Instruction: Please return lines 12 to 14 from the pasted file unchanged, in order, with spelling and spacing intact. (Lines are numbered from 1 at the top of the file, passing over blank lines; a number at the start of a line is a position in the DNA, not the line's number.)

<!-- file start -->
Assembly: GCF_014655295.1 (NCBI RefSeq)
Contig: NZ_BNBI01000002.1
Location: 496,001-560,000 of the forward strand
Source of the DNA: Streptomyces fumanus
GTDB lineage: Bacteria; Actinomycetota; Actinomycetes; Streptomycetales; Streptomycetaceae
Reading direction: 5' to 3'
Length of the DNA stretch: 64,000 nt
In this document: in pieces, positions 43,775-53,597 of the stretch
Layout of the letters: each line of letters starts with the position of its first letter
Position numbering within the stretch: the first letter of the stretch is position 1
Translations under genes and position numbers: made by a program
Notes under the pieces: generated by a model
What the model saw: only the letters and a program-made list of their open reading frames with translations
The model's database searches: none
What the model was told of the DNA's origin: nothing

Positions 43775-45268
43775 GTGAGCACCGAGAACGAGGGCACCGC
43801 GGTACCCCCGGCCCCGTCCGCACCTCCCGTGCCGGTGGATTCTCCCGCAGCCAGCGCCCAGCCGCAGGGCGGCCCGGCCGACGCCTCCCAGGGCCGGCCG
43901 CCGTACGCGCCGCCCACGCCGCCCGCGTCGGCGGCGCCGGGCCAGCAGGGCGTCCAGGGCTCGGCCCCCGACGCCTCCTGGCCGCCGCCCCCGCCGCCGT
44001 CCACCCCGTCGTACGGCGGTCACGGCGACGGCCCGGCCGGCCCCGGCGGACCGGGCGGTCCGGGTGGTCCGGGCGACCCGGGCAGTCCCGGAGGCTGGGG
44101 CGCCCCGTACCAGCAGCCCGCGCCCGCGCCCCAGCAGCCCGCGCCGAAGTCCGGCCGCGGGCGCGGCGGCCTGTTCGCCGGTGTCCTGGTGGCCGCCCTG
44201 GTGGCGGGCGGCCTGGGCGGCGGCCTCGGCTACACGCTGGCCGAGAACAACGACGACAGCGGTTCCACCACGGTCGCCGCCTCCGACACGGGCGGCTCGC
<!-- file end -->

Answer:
Notes under the pieces: generated by a model
What the model saw: only the letters and a program-made list of their open reading frames with translations
The model's database searches: none